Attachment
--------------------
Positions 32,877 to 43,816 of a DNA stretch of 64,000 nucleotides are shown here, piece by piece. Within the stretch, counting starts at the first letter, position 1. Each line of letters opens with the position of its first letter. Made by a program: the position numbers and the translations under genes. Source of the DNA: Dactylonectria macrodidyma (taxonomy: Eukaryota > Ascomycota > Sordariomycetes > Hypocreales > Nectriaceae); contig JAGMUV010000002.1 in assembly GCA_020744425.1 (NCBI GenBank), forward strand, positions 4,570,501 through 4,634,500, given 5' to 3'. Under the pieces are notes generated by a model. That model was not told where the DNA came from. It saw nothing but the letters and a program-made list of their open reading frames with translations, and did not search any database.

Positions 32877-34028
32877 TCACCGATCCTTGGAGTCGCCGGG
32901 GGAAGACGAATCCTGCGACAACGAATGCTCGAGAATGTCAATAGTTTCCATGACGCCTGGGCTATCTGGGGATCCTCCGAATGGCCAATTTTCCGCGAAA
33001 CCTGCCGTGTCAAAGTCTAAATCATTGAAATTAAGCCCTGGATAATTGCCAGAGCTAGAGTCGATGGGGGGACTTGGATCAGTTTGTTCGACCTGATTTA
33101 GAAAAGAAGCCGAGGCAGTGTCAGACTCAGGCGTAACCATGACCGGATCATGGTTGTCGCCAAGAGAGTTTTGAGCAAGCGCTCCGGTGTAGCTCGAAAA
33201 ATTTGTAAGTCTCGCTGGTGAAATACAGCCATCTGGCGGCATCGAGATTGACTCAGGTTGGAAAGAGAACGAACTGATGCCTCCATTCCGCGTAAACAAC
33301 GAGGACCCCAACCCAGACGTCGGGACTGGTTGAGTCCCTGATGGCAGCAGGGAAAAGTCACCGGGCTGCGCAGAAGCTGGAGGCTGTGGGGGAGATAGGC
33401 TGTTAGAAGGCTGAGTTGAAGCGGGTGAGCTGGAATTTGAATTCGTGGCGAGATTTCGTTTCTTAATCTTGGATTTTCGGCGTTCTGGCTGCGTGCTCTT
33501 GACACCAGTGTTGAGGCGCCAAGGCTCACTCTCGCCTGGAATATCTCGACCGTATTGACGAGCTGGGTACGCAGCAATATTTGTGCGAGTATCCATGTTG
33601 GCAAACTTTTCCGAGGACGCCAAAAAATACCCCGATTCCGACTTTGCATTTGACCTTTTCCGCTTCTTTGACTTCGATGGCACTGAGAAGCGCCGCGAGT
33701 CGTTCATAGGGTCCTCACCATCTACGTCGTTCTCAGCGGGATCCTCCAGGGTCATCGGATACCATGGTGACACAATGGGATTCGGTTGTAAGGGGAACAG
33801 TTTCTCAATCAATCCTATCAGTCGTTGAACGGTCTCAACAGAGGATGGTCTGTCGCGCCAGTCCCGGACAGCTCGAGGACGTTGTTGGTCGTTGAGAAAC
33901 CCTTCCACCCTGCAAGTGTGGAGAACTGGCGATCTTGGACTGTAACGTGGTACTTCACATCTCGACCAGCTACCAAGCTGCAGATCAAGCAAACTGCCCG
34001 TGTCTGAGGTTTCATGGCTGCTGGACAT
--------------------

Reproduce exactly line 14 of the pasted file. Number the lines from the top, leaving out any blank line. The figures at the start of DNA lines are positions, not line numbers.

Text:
33901 CCTTCCACCCTGCAAGTGTGGAGAACTGGCGATCTTGGACTGTAACGTGGTACTTCACATCTCGACCAGCTACCAAGCTGCAGATCAAGCAAACTGCCCG